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The graphic on the earth observatory website, while visually striking, could use some work in my opinion. Why did they not add the city markers in the second graphic? Or remove the city markers completely?
I found myself scrolling up to see where Columbus was in the first graphic then scrolling down to locate where Columbus was in the second graphic.
I to was in the blackout and created a graphic to illustrate it.
-- Sean Gerety (email)
Is there an explanation for the linear streak that appears on the blackout picture? The streak runs roughly from western New Hampshire, through southern Ontario, and ends in upper Michigan...
Regards, Dave Zawadzki
-- DaveZ (email)
Actually the rollover example was great. In the rollover example, the city names on the daylight image help me locate the cities and then when you rollover the image the context switch is not an issue. I can quickly rollover the image quickly and still keep a mental map of the location of the city.
I think that it would be interesting to see a progression of images in small multiples for the blackout from initial image at 9:29pm on 14 August to the end at 9:14pm 15 August.
Personally, I think the green for the state boundaries is fine however that may just be my programmers bias.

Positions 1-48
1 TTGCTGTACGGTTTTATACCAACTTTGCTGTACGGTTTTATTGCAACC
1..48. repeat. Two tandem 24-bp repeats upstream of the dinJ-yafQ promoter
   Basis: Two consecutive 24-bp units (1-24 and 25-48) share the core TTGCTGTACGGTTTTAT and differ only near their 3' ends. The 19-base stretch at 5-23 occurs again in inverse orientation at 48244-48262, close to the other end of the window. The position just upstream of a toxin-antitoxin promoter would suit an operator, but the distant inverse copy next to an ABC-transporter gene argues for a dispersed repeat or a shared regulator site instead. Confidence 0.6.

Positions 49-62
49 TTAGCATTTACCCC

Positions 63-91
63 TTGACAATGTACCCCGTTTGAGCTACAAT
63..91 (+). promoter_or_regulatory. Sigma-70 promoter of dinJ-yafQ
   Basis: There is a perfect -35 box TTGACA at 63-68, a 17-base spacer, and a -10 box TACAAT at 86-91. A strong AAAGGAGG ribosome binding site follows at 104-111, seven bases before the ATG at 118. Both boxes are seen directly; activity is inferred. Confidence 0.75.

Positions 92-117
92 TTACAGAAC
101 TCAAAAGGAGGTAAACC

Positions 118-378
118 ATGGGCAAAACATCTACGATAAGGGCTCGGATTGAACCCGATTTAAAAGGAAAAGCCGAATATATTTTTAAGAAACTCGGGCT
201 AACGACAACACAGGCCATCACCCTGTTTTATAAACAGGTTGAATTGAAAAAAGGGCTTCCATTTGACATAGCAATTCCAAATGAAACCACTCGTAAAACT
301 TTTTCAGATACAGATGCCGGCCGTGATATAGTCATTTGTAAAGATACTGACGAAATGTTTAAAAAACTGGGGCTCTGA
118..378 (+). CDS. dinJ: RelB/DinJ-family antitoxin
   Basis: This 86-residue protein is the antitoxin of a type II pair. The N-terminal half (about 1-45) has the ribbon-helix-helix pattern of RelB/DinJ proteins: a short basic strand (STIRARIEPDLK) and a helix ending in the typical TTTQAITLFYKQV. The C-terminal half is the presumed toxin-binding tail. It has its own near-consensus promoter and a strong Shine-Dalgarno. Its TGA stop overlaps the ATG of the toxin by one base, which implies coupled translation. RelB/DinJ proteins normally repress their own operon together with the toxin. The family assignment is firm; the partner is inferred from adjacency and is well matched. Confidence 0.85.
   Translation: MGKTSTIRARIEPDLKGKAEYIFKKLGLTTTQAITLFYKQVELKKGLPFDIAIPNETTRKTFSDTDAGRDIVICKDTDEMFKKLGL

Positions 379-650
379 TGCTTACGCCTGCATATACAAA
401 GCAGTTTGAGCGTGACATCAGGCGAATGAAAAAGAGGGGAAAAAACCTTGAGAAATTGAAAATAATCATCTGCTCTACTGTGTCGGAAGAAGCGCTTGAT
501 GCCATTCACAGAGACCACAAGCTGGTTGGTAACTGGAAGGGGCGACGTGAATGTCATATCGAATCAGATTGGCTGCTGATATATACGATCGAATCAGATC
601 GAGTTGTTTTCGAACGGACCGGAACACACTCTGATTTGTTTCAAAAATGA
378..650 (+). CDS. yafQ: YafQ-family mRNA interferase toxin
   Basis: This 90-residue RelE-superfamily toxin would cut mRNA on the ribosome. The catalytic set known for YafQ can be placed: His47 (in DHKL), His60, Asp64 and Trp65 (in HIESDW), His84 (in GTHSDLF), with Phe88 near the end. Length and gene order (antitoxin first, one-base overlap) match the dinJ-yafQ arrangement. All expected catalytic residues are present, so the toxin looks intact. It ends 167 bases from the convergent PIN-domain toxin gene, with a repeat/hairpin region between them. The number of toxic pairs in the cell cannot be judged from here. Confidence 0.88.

-- Sean Gerety (email)
Blackout documented in sewer flow graphic
The chart below is a hydrograph courtesy of ADS Environmental Services. The graph is a composite dry weather time series plot of flow, where “MGD” means millions of gallons per day. Dark green traces average weekday flows, and light green traces mean flow. Red represents the fateful day of August 14, 2003, when a power failure gripped the northeast. The marked drop in flow rate documents this very unusual day. Similar divergencies from the usual weekly flow pattern document other disasters, for example Hurricane Rita and September 11, 2001.
Note the dramatic symmetry of flows between the hours of 6:30 and 8:30 when all the measurements converge on a very narrow band of increasing flow rate. Other times of day show more scatter; however a consistent, predictable weekday diurnal flow rate is evident—with one exception....
-- Jon Gross (email)
I think it only looks like a narrow band in a direction at right angles to the mean slope; since the slope is high in those hours, the flow rate looks like it has less day-to-day variation at that time of day.
If I remember right, William S. Cleveland writes about this optical illusion in <i>The Elements of Graphing Data</i>, and suggests plotting residuals in a separate graph below the first to clarify.
-- Derek Cotter (email)